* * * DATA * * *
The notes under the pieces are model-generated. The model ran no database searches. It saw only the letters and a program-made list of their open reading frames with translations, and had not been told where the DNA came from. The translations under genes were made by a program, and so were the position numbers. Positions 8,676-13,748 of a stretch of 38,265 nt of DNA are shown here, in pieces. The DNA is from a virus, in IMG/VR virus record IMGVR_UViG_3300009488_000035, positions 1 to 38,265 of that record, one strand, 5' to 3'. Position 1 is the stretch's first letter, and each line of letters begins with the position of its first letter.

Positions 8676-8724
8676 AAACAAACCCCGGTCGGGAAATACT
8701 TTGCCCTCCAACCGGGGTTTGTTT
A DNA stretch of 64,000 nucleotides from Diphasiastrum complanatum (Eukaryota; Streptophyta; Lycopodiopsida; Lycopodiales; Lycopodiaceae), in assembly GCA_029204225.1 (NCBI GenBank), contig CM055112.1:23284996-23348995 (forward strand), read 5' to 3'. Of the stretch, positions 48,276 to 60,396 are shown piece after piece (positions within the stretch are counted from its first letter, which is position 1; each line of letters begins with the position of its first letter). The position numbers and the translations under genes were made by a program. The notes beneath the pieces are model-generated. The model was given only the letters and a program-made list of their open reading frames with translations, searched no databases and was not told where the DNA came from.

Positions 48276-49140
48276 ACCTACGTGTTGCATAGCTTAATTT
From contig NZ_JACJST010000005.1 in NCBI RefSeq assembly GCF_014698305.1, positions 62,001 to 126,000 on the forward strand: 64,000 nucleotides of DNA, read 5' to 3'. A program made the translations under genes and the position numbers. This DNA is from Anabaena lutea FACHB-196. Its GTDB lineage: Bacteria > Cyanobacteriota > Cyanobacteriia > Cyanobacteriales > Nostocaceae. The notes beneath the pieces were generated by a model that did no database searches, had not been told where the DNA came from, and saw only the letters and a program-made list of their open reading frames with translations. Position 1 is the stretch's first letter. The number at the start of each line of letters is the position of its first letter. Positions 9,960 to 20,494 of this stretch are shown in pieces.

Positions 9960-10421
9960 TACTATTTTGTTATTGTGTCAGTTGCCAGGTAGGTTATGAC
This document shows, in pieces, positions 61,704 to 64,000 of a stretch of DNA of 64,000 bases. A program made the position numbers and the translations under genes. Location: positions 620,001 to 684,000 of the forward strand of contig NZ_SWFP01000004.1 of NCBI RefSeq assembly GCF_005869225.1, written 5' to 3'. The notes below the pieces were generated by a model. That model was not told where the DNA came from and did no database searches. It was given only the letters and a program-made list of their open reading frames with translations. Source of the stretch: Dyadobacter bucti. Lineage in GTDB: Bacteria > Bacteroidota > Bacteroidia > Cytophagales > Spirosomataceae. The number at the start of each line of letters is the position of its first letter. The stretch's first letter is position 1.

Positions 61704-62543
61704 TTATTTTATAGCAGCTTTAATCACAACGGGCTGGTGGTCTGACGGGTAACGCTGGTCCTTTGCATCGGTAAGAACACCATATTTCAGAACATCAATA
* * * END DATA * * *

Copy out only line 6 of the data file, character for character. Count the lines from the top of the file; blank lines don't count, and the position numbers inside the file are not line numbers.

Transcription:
Positions 48276-49140